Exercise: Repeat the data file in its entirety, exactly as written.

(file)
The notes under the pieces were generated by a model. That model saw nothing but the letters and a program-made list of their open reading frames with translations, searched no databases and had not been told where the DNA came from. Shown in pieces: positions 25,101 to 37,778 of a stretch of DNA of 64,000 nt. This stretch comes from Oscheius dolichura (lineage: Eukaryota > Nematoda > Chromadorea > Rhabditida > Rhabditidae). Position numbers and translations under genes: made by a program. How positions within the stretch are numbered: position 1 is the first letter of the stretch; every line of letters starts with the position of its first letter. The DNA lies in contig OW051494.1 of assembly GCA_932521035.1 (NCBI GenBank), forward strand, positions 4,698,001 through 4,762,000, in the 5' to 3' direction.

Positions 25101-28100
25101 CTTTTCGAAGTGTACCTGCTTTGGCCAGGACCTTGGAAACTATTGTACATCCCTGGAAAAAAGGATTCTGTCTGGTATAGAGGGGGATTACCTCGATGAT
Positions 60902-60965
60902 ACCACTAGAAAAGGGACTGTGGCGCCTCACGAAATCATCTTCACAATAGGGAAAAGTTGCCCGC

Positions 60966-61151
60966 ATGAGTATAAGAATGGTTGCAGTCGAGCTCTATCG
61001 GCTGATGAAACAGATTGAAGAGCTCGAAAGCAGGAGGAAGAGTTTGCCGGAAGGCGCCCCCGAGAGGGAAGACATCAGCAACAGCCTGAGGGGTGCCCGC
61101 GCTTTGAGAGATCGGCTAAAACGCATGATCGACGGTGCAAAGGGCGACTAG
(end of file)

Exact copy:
The notes under the pieces were generated by a model. That model saw nothing but the letters and a program-made list of their open reading frames with translations, searched no databases and had not been told where the DNA came from. Shown in pieces: positions 25,101 to 37,778 of a stretch of DNA of 64,000 nt. This stretch comes from Oscheius dolichura (lineage: Eukaryota > Nematoda > Chromadorea > Rhabditida > Rhabditidae). Position numbers and translations under genes: made by a program. How positions within the stretch are numbered: position 1 is the first letter of the stretch; every line of letters starts with the position of its first letter. The DNA lies in contig OW051494.1 of assembly GCA_932521035.1 (NCBI GenBank), forward strand, positions 4,698,001 through 4,762,000, in the 5' to 3' direction.

Positions 25101-28100
25101 CTTTTCGAAGTGTACCTGCTTTGGCCAGGACCTTGGAAACTATTGTACATCCCTGGAAAAAAGGATTCTGTCTGGTATAGAGGGGGATTACCTCGATGAT
Positions 60902-60965
60902 ACCACTAGAAAAGGGACTGTGGCGCCTCACGAAATCATCTTCACAATAGGGAAAAGTTGCCCGC

Positions 60966-61151
60966 ATGAGTATAAGAATGGTTGCAGTCGAGCTCTATCG
61001 GCTGATGAAACAGATTGAAGAGCTCGAAAGCAGGAGGAAGAGTTTGCCGGAAGGCGCCCCCGAGAGGGAAGACATCAGCAACAGCCTGAGGGGTGCCCGC
61101 GCTTTGAGAGATCGGCTAAAACGCATGATCGACGGTGCAAAGGGCGACTAG